If you answered “Yes” to that last one, I know exactly how you feel. You are what I call an “impact person,” one who really does not feel complete unless the people around them are happy or, at the very least, at peace. You believe you are capable and perhaps even responsible for creating that happy environment. You live for the impact you might have. And there are certain points in your life where that is entirely appropriate. Who doesn’t want to leave a great big smiling footprint (Can footprints smile? You get what I mean) on this world?
However, there is a point in your youth and during other moments of transition and self-discovery when you are more than entitled to what so many will mistakenly label as “selfishness.” You might have to break a heart in order to further discover your own. You might have to turn down good company on an adventure to take time to better understand the beauty of solitude. People may label these things as selfish, distant, or asocial. It certainly has happened to me, now and then, and that is the small price you will pay for a stronger, steadier building block (YOU!) on which you will build your tomorrow.
Let me distinguish between selfishness and protection/care of yourself. Selfishness, in my opinion, is when you seek some advancement or gain for yourself at the price of another’s happiness and with little to no empathy. That last phrase, again in my opinion, is the only thing which provides the distinction between the two. In your attempts to nurture your own personal growth and accomplish your own aspirations and dreams, it is likely that you will at times be forced to seek out the best for yourself at the price of another’s happiness. But, you will notice. You will care. You will attempt to the best of your ability to feel for the person who will be affected by your choices and will modify or postpone (but not give up) your attempts to enjoy personal freedom by being as gentle as possible in the transition. You will not be unfeeling, but you will not waver from your choice. Nobody can blame you for believing in better.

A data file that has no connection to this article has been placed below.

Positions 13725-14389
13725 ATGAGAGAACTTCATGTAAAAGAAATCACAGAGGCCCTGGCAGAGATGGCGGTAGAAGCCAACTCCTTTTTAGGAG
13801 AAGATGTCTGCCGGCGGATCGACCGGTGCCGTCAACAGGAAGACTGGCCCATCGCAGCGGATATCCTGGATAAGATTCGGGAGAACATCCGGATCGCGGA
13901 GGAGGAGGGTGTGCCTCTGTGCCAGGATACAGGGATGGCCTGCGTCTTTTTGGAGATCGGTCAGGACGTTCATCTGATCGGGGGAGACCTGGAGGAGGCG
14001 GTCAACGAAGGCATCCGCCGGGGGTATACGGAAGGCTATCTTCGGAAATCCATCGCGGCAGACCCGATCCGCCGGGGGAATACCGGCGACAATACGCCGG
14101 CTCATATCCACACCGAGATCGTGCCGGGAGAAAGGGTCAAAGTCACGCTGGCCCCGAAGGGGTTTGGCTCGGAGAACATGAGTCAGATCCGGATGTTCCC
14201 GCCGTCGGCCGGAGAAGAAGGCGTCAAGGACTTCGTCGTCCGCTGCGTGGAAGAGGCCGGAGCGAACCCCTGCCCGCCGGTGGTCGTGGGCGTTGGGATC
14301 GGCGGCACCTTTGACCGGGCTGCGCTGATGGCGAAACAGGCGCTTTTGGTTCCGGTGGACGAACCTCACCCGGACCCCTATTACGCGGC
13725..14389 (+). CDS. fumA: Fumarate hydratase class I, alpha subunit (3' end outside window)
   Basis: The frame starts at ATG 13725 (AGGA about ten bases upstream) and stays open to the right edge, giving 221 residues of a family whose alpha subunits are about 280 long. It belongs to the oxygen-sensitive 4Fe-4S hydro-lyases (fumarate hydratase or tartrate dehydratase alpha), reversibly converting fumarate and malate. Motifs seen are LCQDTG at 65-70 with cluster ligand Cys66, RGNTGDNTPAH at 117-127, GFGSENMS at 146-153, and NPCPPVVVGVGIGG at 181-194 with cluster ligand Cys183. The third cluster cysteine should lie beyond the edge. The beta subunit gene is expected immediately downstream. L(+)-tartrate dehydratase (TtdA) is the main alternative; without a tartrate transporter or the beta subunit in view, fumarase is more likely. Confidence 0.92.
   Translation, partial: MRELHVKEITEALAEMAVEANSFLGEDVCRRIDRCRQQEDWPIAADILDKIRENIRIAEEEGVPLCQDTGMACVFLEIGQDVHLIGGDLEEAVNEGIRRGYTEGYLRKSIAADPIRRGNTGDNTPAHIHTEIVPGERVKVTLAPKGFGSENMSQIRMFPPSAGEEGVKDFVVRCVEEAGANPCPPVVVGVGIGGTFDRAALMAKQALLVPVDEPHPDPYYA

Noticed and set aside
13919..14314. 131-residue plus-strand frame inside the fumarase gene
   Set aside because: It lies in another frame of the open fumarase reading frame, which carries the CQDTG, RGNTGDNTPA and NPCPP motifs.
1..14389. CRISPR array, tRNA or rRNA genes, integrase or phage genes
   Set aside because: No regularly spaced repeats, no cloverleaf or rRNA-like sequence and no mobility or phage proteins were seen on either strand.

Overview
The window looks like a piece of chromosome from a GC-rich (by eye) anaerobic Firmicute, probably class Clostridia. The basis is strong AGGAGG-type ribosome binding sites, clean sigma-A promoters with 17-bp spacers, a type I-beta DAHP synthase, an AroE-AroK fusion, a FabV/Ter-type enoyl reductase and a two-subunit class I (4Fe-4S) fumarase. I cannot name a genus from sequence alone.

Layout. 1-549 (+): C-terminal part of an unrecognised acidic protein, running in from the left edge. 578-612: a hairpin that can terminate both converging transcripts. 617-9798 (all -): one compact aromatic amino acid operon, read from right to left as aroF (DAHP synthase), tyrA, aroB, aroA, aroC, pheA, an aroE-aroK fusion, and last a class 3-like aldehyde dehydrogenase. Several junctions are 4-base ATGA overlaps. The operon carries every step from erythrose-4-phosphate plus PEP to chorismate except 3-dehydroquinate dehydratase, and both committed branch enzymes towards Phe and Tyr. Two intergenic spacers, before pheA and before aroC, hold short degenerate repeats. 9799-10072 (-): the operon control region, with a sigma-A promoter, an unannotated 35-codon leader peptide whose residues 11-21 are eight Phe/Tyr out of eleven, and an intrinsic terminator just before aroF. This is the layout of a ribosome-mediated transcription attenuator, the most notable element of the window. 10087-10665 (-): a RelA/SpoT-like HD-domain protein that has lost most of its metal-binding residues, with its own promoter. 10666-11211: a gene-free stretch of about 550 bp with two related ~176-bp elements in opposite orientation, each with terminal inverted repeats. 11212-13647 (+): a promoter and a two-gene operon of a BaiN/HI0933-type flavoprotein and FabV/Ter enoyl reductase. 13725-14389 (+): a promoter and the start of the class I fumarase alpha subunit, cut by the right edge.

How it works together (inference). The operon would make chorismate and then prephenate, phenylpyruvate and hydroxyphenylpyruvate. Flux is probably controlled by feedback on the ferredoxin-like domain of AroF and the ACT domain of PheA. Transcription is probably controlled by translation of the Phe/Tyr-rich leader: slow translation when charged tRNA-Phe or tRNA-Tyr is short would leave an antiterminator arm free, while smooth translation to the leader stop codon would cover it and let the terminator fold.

All this is not to say that you cannot perfect that first building block, yourself, by flourishing within the arms of constructive relationships. I highly believe that the advice and companionship of those who see the world a bit differently than we do can be the key in learning how to develop your own character. But, I think it is also vastly important that if you ever end up alone in that elevator with time to answer the question “Who am I?” (After, of course, asking the questions “Which way is up? Am I broken? Do people even know I’m in this thing?”) you can give yourself a satisfactory answer.
So, friends, I hope you will continue to build on yourself. I hope you will consider if someone were to ever accuse you of selfishness that there is no wrong in protecting and caring for your own development as long as you do so with an empathetic heart. Building on yourself is the first step towards building on tomorrow.